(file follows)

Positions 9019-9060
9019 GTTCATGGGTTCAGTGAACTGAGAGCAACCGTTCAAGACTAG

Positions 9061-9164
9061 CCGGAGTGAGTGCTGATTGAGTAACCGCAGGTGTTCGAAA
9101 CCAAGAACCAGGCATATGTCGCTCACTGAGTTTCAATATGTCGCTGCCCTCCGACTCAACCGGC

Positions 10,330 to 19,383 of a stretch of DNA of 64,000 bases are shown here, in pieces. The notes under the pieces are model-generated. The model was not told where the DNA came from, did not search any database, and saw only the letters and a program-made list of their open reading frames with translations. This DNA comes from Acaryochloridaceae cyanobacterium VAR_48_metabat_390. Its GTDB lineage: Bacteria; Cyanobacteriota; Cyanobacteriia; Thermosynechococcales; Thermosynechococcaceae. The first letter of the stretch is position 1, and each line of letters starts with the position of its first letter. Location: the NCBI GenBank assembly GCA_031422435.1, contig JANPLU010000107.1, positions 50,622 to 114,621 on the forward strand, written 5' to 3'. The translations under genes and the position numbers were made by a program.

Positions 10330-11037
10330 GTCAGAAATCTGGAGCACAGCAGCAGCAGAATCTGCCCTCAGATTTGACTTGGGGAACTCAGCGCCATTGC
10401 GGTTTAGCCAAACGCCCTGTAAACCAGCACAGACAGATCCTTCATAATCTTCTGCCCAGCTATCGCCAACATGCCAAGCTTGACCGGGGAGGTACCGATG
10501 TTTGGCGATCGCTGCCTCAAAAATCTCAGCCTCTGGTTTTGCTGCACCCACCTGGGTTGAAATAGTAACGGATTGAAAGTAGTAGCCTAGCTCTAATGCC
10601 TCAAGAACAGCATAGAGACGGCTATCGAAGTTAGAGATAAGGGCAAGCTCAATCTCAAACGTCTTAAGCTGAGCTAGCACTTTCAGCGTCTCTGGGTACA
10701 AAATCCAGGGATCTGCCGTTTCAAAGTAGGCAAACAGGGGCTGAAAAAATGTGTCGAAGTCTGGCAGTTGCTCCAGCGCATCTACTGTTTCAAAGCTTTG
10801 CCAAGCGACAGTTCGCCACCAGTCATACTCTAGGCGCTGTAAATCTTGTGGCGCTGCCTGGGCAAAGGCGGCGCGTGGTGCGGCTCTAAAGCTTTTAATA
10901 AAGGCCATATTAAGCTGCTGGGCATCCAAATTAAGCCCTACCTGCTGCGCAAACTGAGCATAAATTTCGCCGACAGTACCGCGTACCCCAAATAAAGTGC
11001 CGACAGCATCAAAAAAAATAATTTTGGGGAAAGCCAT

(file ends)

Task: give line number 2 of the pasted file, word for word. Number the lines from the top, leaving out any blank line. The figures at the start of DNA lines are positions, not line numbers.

9019 GTTCATGGGTTCAGTGAACTGAGAGCAACCGTTCAAGACTAG